So Keira Knightley has posed topless in protest of Photoshop. It seems like the Photoshop whining from feminists has been the lamest and longest campaign ever, and celebrities have taken it to a new level.

Celebrities, for some reason, want to look like real people in the magazines they grace. Like I want to see their zits. Come on. What about me, and MY feelings while I’m standing there in the grocery store line, hair a mess, no makeup, not even having bathed in a few days, booger and peanut butter-crusted kids. I have plenty of reality right here in front of me. I do not need to see your crusties, too, imaginary beautiful people. You are my moment of art and flawless beauty, while I wonder in quiet panic which of my boys that smell is emanating from. I don’t feel jealousy when I see you. I just remember wistfully how nice it feels to be all clean and done up.  Speaking of which – kids are at preschool. I will go shower right now.

I’m back. Damn that’s good.

So back to Keira’s boobs. The famously flat-chested actress has posed topless under the condition that she is not ‘shopped. The results? Well… if this is supposed to be some testament to the courage of facing your own reality and putting it all out there, it’s disappointing. Now, I’ve been on both sides of the camera. I can see that she’s simply traded a skilled photoshop job for a cheap easy paintdotnet job. Convert to black and white, adjustments -> bright/contrast till there’s hardly anything discernible left of her tatas. Judd Weiss has shown us all how fantastic everyone looks in black and white through the lens of a good camera, so between that and simply contrasting everything away, she’s still “cheating.” But she’s gorgeous no matter what. I don’t mind any of her photos, no matter what. But that’s not what this article is about.

Some people do mind.

There is a growing and loud contingent of people that want honesty in photography. This is about them and why their best (vs worst) efforts along these lines make me cheer for the market.

A little bit ago, everyone was talking about the Hollaback street harrassment campaign. I didn’t get all hot and bothered about it until this video pointed out where it was all going. Ugh. A push for more legislation and police power over people. Of course. Hideous. Not one person in that video deserved any sort of police action. A dirty look, yes. Arrest or citation, emphatically NO. The effort is going well in the UK, unsurprisingly.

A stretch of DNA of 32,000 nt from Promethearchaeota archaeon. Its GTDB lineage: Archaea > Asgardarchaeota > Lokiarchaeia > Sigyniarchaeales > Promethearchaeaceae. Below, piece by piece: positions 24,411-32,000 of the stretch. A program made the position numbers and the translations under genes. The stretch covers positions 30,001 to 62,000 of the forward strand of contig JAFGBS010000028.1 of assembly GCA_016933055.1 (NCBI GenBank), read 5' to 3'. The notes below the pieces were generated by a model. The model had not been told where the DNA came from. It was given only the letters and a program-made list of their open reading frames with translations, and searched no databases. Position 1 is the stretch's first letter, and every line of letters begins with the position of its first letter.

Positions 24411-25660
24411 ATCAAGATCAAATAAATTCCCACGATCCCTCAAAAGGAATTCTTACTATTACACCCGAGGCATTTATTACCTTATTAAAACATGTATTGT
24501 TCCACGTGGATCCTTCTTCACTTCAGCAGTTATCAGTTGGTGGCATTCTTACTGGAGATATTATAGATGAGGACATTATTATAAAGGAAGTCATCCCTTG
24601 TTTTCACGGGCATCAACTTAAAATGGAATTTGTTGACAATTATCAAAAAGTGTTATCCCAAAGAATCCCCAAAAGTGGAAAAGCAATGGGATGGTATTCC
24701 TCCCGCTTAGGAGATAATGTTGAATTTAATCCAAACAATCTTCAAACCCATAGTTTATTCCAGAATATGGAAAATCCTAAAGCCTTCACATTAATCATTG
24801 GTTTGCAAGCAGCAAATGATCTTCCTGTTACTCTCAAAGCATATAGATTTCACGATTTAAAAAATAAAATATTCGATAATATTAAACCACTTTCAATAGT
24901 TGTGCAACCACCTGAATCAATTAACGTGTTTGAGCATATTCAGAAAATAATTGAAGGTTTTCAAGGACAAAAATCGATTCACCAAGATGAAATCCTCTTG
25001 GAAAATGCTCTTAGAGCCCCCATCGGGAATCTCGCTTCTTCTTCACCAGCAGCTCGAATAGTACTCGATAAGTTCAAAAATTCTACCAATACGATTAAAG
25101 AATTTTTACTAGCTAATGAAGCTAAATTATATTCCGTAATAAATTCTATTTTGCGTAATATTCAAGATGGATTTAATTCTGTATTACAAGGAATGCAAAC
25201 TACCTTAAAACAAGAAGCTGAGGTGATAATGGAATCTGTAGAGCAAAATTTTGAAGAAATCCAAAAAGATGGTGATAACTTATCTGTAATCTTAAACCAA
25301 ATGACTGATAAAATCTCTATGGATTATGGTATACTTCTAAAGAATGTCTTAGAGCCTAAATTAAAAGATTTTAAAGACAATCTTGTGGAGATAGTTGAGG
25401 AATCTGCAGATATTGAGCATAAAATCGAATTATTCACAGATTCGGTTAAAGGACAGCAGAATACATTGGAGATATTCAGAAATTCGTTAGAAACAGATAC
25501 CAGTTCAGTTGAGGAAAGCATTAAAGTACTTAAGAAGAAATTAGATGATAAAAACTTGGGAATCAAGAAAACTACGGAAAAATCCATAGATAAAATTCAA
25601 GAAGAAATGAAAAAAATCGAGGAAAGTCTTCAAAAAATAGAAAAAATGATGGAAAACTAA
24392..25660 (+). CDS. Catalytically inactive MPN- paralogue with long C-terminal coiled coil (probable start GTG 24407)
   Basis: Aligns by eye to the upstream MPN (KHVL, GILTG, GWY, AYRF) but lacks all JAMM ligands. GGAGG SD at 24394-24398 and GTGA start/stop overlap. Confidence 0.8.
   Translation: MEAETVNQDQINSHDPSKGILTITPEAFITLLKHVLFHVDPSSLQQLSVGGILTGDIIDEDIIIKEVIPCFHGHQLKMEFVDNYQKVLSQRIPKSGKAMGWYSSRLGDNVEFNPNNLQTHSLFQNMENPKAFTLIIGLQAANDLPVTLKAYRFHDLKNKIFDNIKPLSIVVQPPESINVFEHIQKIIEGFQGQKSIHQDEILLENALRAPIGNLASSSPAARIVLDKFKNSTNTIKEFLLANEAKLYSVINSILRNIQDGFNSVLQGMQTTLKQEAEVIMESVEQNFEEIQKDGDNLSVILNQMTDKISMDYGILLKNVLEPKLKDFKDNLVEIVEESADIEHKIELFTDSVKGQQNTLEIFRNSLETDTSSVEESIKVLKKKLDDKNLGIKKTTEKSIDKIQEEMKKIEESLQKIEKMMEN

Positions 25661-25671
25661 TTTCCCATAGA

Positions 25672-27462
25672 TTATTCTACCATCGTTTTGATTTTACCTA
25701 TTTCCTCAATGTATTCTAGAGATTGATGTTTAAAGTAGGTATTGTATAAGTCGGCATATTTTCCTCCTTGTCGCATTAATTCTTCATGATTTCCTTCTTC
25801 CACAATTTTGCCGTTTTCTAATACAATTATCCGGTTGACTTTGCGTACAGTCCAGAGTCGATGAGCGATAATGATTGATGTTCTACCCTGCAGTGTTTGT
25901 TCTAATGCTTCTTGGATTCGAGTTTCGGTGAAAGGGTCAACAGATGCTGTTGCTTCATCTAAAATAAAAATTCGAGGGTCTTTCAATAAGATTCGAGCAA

Also going well in the UK is the legislative effort against photoshopping. They have successfully banned this gorgeous image of Julia Roberts and a contingent of angry parents, eating disorder activists and other such busybodies want the same for the US. Happily, this ridiculous nanny state intrusiveness (sponsored by a Republican, by the way) has gone nowhere and it is not likely to go anywhere soon.

How aggravating is it that so many people see a problem in society and just knee-jerk their way on over to Congress to Fix It For Us? Makes me want to violate the NAP all over their asses.

But not these girls. No. What did they do? They started a change.org petition, yes. But they directed it appropriately! To the magazine! And look what happened! When the editor of Seventeen heard there was a young reader on the street carrying signs and 84,000  signatures, she waved the eighth grader up to her office and they had a “deep convo” about body image and the media. Both parties left feeling something was actually accomplished. Police presence not required. Act of Congress not required. Force of the state not required. Just producers and consumers talking about how they could understand each other better and meet each other’s needs.

So Keira’s topless photos brought all these issues back up in the media and reminded me that the best efforts for change are happening by people just talking to each other, by celebrities voicing an opinion but not advocating for new laws. At least not that obviously. (I’m afraid to dig too deeply here… Put any demoralizing info in the comments for later when I’m drinking).

The truth is when people start buying magazines with photos that look one way vs another, the market will follow the money.

For my part, I’m happy just to see boobs in general normalized. Whether women are breastfeeding or not, in any shape and size, what’s the big deal? It should be no more obscene for a woman to go topless than a man, so for whatever reason, kudos to Keira Knightley for putting her rare exquisite miniatures out there.